If Intel Corporation (NASDAQ:INTC) is going to continue its advance, it will largely depend on the overall market and what it does following the Congressional testimony of new Fed chair Jerome Powell on Thursday. The stock market, which has been resilient in the days and weeks following its early February tumble, has come under pressure since Powell’s testimony began in late February.
Before that, Intel stock was working on a breakout over $50. But will it prove to be a false breakout?
If the stock fails to push through the $50 level, it will be. However, investors shouldn’t get too disappointed. There are many stocks going through the same setup now. Bank of America Corp (NYSE:BAC) and JPMorgan Chase & Co. (NYSE:JPM) are just two that are teetering on breakout territory as well.
Unlike the banks though, INTC stock is running into its highs made during the dot-com bubble.
Valuing Intel Stock
Intel stock isn’t the sexiest name in the group. Specifically, Advanced Micro Devices, Inc. (NASDAQ:AMD) and Nvidia Corporation (NASDAQ:NVDA) both have better growth prospects. On the flip side, though, INTC stock has the lowest valuation of the three.
As a matter of fact, I think investors could hold a position in each one of these stocks. The “basket approach” helps to diversify single-stock risk and can work well if the whole group continues higher. It’s also a solid approach to these three names because each brings something different to the table.
For instance, Nvidia is an attractive holding because it continues to annihilate analyst expectations while setting the bar high for the world’s most advanced technologies. AMD is attractive as CEO Lisa Su continues to grow revenue by positioning the company in strong growth markets. Additionally, its balance sheet is improving, and profitability is finally a reality.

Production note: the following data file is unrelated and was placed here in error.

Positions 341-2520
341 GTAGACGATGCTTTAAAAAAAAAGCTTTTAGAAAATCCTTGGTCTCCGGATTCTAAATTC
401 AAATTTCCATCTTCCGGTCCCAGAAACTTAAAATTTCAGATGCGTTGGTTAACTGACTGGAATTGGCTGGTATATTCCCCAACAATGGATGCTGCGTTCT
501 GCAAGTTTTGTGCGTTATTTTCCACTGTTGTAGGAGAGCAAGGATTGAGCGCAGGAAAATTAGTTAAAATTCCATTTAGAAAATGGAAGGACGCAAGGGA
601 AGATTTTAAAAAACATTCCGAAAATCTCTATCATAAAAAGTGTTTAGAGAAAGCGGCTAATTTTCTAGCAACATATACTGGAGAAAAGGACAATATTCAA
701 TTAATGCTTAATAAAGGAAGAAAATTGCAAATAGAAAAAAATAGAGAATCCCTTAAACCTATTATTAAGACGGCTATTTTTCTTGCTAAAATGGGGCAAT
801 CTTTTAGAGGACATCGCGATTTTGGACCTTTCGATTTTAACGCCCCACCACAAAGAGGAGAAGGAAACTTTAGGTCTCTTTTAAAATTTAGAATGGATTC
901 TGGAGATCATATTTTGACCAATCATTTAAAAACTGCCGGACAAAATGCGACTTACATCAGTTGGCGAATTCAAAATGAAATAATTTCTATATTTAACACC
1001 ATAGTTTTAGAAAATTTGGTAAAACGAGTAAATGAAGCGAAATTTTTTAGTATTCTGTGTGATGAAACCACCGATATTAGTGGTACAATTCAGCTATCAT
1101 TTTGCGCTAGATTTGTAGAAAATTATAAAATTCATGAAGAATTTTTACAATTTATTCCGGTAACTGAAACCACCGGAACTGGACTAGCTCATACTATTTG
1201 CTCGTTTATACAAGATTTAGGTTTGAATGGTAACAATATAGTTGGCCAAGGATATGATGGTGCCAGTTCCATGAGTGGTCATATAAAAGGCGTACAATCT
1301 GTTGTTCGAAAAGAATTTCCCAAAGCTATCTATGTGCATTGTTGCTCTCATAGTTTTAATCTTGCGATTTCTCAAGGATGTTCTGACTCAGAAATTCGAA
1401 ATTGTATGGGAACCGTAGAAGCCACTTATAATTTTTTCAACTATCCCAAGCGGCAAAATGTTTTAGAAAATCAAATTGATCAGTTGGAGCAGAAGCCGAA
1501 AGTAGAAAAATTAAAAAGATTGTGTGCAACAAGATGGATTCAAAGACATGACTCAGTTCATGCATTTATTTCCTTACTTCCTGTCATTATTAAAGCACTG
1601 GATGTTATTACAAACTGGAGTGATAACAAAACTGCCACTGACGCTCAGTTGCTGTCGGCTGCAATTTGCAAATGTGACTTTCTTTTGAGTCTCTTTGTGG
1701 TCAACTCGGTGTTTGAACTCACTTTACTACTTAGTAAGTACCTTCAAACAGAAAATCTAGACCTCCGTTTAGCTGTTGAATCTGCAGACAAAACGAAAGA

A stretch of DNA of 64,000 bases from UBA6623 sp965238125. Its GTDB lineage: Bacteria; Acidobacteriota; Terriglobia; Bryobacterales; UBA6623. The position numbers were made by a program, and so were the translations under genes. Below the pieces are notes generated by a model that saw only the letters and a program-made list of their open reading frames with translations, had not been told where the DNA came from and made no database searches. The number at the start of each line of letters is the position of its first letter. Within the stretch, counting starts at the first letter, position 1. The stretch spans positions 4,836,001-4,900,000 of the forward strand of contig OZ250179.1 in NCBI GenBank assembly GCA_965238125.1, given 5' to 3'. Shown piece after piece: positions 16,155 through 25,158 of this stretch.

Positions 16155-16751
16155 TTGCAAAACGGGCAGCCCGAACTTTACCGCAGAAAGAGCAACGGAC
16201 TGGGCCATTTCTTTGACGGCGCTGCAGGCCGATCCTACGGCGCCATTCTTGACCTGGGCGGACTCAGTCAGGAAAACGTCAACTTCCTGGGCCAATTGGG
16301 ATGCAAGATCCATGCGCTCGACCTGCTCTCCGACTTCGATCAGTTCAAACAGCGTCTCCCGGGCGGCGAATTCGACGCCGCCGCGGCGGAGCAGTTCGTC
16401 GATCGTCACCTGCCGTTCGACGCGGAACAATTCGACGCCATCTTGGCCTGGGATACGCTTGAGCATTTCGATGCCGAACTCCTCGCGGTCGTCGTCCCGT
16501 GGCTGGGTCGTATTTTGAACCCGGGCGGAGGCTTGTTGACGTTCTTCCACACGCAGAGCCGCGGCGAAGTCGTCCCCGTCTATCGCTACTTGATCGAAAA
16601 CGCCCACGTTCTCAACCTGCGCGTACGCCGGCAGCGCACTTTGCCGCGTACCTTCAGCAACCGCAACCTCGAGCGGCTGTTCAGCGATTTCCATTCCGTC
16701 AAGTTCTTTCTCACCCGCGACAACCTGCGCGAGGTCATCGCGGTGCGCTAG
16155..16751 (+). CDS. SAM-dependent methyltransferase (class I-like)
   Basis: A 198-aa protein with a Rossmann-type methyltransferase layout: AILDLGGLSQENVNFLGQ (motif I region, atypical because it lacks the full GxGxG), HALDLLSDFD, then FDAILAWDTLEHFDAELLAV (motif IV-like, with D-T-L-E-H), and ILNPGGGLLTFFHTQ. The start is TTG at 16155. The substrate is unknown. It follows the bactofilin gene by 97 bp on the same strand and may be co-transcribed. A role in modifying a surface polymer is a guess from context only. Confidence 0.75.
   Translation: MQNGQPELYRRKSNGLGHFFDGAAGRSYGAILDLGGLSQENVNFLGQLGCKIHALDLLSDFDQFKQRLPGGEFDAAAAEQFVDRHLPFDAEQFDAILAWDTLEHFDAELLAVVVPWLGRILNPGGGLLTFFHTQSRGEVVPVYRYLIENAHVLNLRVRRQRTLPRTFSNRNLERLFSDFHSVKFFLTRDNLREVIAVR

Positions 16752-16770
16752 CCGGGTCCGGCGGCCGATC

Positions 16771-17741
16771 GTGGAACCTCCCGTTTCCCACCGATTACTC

So what about Intel?
Intel is now entering fiscal 2018. For the year, analysts are looking for sales growth of just 3.5%, and in 2019, they expect 3.7%. On the earnings front, they expect 2.6% and 7% growth for 2018 and 2019, respectively. For this, we’re paying just 13.8 times this year’s estimates and only 12.9 times 2019 estimates. Don’t forget that Intel stock also yields almost 2.5% with its dividend.
Like I said, it’s not the fastest-growing company out there, especially compared to AMD and Nvidia. But its purchase of Mobileye and its advances in drones and IOT devices show that management does not plan to let Intel fall behind.
Investors seeking a consistent, high-quality company with a dirt-cheap valuation should consider Intel. If it’s not intriguing enough on its own, the basket approach is another consideration.
Trading INTC Stock
INTC stock may be attractive on the valuation front, but what about the charts? Below are two charts of Intel stock, one is a 20-year weekly, and the other is a seven-month daily.
As you can see above, INTC stock is running headfirst into multi-decade resistance. Given that this level was previously seen during the dot-com bust, though, it’s hard to say how stiff of resistance it will be. That’s why I think it depends on the overall market. If the S&P 500 and Nasdaq are unable to churn higher, I think it will weigh down Intel stock and keep it from pushing through.
But that’s not always a bad thing! As you can see on the short-term chart, Intel stock has gone from $43 earlier this month to $50 in just a few weeks. Having it cool off would actually be a good thing.
Provided that the market doesn’t suffer a major pullback, investors may consider buying Intel stock between $46 (50-day moving average support) and $48 (top of range support, blue line on short-term chart).
Given that Intel’s fundamentals are much better than they were in 2000, I think it’s only a matter of time before it pushes through $50. Should it do so, where does it go?
On Feb. 27, Citi analyst Christopher Danely reiterated his buy rating, named Intel stock a top pick and reiterated his $58 price target. A day later, Nomura analysts gave a bump to their price target too, moving it from $50 to $60.
These would be big gains, but they don’t seem totally unrealistic.